Pattern variable and field shadowing

Gavin Bierman gavin.bierman at
Tue Dec 3 10:33:00 UTC 2019

> On 2 Dec 2019, at 22:59, Remi Forax <forax at> wrote:
> ----- Mail original -----
>> De: "Gavin Bierman" <gavin.bierman at>
>> À: "Tagir Valeev" <amaembo at>
>> Cc: "amber-spec-experts" <amber-spec-experts at>
>> Envoyé: Lundi 2 Décembre 2019 13:18:43
>> Objet: Re: Pattern variable and field shadowing
>> Hi Tagir,
>> No, that’s very much the expected behaviour. The idea of flow scoping is that a
>> pattern variable is only *in scope* where it has definitely matched. Thus, in
>> places where it is definitely not matched - like your else block - it is not in
>> scope. Thus it doesn’t exist. Thus if there is field with that name, then that
>> is the meaning of the name.
>> We looked long and hard at exactly this example; as Brian mentioned, it is
>> called the “Swiss cheese” problem in the team! The problem is that not doing
>> this also comes at a heavy cost. For example, we could say that the variable
>> str in your example is in scope but not DA, for example. But that means that
>> using a pattern variable poisons it forever more in the statement/block. This
>> forbids very, very common code like:
>> if (a instanceof Point p) {
>>>> } else {
>>   if (b instanceof Point p) { // Can’t use p even though it won’t be bound
>>>>   }
>> }
>> In other words, you’ll have to find a new pattern variable everytime. [And this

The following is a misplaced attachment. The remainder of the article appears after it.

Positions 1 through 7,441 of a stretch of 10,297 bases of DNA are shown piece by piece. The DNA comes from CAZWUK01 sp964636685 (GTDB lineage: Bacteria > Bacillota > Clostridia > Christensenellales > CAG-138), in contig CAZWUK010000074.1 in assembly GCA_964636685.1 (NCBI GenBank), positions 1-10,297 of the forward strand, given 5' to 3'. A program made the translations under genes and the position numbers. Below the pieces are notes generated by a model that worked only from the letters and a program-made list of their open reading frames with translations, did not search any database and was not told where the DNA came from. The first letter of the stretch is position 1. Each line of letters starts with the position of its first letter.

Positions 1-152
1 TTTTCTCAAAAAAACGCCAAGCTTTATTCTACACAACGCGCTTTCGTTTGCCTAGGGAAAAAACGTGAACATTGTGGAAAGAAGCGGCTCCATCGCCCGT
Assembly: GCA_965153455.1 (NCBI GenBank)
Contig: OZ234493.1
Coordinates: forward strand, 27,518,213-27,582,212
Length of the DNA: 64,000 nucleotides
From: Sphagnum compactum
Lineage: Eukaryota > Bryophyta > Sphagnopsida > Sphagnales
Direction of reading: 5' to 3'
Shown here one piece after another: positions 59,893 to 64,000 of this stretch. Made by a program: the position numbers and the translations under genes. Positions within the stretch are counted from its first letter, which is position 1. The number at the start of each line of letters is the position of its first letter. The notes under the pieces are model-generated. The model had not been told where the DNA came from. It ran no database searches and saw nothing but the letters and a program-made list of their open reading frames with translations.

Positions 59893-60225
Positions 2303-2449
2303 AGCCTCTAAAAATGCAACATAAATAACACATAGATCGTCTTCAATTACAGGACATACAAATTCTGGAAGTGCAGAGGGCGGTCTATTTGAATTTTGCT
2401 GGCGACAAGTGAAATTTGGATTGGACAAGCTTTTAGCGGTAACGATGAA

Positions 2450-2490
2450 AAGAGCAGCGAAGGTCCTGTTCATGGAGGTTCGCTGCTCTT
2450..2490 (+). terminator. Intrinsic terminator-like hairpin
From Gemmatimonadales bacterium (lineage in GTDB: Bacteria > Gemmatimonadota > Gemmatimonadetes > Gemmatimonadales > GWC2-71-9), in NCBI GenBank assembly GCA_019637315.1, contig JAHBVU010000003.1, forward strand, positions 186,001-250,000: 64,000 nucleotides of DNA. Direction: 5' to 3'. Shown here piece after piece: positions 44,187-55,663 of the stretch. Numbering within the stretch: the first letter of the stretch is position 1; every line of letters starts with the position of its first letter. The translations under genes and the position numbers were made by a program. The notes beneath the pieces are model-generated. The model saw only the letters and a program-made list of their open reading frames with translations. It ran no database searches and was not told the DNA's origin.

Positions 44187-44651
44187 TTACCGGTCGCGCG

>> gets even worse in switch.] That’s a real pain, and I think most people will
>> say “why do I have to find a new name, can’t you figure it out?”. Yes, we
>> could, but then we’d have to do something even more special case, like allowing
>> shadowing of pattern variables with pattern variables. But we’re now
>> unravelling all sorts of aspects of the way Java deals with naming, and that
>> feels like something that most users will never have in their heads. We’re
>> hoping the “only in scope where it is matched” is a simpler rule that is easier
>> to internalize.
>> That’s not to say that there couldn’t be tooling to provide warnings in the case
>> where pattern variables shadow fields (as it inevitably means that there will
>> be some holes in the cheese), hint hint :-)
> why not javac being "the tooling" ?
> I think it will be useful for our users if javac emit such warning (if the linter is activated).

Noted :-)


More information about the amber-spec-experts mailing list